Wednesday 26th October 2016                 Change text size:

52 today: read Private Eye to know what’s really going on

Photo: Stuart Chalmers via Flickr

Private Eye magazine is 52 today. Anyone who is a regular reader (4.4% of our readership say they are) could not help but be a bit cynical about the state of British public life. Anyone reading the section of the Eye which covers the sector they work in knows it to be spot on more often than not, so one can safely assume its coverage of other sectors is pretty accurate, too.

It’s all in the Eye… what you will very rarely read in the press; from the revolving door between corporations and politicians or civil servants, to the cosy relationship between corporate lobbyists and ministers.

Those with vested interests such as the media, tax accountants, private health firms, the construction lobby, big banks, big retailers and the utilities (ad nauseam) draft policy and legislation while lunching and schmoozing ministers and politicians. Ordinary citizens and groups do not get this level of access or engagement.

There is no problem with industries promoting their commercial interests but it must be done transparently and with equal access given to those who lack the resources and connections but will be affected by policy and legislation. The current gagging bill that is heading to the House of Lords is a measure designed to suppress the freedom of those with the least resources to lobby and the most to lose.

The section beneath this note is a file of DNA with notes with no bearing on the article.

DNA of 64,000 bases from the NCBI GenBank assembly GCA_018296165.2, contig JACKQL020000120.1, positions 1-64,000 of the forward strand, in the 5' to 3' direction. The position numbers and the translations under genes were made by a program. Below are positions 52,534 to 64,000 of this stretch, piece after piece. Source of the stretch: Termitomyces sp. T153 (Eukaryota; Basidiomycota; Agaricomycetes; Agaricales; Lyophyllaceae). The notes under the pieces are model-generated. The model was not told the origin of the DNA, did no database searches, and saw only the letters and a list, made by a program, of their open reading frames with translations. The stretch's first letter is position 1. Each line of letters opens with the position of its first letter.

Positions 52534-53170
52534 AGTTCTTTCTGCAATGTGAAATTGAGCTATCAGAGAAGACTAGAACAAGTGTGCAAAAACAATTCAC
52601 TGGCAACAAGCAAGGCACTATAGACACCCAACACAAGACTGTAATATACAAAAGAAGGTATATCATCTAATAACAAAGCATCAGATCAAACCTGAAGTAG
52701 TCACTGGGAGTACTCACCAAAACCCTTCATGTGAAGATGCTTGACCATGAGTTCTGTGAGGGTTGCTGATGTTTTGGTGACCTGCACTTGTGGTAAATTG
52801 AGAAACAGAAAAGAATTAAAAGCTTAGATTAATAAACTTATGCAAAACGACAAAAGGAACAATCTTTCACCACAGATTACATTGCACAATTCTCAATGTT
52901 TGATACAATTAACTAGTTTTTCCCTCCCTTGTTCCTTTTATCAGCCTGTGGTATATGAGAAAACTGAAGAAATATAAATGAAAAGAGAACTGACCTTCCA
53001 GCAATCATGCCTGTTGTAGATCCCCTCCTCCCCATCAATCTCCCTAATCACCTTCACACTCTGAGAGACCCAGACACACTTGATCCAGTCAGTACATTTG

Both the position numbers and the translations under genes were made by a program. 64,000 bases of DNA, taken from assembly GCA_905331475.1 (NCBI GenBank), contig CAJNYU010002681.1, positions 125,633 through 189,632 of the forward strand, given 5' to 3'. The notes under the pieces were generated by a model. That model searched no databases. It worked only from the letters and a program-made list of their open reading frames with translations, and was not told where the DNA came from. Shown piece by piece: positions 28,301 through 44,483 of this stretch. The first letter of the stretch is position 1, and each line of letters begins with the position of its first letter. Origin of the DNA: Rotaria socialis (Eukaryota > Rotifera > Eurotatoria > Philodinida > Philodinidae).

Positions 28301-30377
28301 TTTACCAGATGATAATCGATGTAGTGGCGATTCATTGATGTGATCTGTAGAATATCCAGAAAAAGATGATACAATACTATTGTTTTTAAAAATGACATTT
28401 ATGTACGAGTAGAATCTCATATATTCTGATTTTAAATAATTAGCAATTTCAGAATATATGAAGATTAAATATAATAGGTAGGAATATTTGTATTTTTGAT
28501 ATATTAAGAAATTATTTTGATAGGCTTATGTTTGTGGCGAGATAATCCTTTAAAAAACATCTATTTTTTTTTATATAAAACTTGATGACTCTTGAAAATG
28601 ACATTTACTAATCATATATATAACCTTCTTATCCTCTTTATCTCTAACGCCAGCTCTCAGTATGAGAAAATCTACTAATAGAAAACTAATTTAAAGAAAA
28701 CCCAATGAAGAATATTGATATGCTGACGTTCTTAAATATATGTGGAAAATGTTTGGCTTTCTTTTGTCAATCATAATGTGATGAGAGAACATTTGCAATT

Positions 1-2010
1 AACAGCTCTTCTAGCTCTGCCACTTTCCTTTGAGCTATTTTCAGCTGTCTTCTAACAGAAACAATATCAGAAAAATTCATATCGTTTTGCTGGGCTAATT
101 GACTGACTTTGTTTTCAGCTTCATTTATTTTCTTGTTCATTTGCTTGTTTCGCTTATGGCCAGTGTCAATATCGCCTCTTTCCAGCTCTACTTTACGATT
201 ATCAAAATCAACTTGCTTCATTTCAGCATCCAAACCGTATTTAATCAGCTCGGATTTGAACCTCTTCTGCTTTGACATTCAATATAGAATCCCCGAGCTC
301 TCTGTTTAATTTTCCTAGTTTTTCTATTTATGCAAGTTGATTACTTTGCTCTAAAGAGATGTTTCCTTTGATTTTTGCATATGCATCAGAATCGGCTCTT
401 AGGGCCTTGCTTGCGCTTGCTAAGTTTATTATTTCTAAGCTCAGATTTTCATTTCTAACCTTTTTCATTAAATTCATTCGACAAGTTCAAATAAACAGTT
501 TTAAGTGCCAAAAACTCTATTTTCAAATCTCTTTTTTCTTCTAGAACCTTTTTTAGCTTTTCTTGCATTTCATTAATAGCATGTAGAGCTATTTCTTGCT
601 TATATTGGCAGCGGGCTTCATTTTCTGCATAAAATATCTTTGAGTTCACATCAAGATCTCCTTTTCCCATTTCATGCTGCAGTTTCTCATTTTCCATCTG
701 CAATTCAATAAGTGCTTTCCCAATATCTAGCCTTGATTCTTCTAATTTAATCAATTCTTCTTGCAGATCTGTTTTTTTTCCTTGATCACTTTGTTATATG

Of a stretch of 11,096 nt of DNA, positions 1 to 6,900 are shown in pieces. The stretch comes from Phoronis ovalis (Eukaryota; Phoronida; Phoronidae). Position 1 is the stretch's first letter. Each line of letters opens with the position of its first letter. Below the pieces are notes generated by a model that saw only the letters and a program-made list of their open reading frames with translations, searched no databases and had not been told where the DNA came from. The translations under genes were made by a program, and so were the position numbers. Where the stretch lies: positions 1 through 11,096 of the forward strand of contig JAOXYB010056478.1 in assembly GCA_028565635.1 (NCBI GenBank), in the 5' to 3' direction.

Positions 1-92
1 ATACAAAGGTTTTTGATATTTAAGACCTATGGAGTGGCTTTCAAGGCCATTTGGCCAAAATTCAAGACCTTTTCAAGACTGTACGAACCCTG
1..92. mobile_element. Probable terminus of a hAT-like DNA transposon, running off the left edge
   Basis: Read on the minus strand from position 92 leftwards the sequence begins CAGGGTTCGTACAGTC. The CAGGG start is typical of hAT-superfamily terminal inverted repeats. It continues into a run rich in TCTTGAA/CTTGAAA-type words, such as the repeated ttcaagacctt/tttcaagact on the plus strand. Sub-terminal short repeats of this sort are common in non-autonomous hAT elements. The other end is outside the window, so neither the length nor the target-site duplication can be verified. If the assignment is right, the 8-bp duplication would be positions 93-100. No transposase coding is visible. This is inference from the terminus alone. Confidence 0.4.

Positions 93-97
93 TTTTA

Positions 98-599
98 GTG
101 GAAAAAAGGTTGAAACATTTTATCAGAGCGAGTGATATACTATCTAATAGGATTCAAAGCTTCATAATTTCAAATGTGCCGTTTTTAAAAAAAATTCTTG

The rank hypocrisy, misinformation and manufactured hysteria of the press is well-documented in a regular Private Eye feature, Street of Shame. Another, HP Sauce, gives a running commentary on the similar weaknesses and failings of our politicians, whereas Rotten Boroughs gives a depressing insight into the inadequacy of those in our town halls.

Being a national or local politician is too often a thankless task and certainly not easy. Most do a tremendous job for their constituents, but not being open about who you are speaking and voting for is corrupt, especially if you are set to gain personally. Using public office to enrich yourself corrupts the system for everyone. “Trebles all round!” as the Eye would say.

The register of members’ interests which records these relationships is deliberately impenetrable, unless you have plenty of spare time. What should be a dynamic online database is a series of massive documents.

The Eye also exposes the frequently anti-democratic and unaccountable instincts of the EU, parliament, local government and the regulators who are supposed to protect us. What is so clearly forgotten by those we elect is that they are in office, not in power, and are paid to serve and represent us, not the narrow interests of a political party, corporations, unions or thinktanks.

Every freedom we enjoy has been wrested from tight grip of those who rule, yet we are sleepwalking into a surveillance, increasingly privatised state.

Manifesto pledges made at elections increasingly represent outright lies: not top down reform of the NHS or not voting for an increased in tuition fees being the two most egregious examples. The NHS might need reform and economically we might not be able to afford to put 50% of young people through university, but these issues should be discussed openly and the electorate allowed to vote on what is proposed.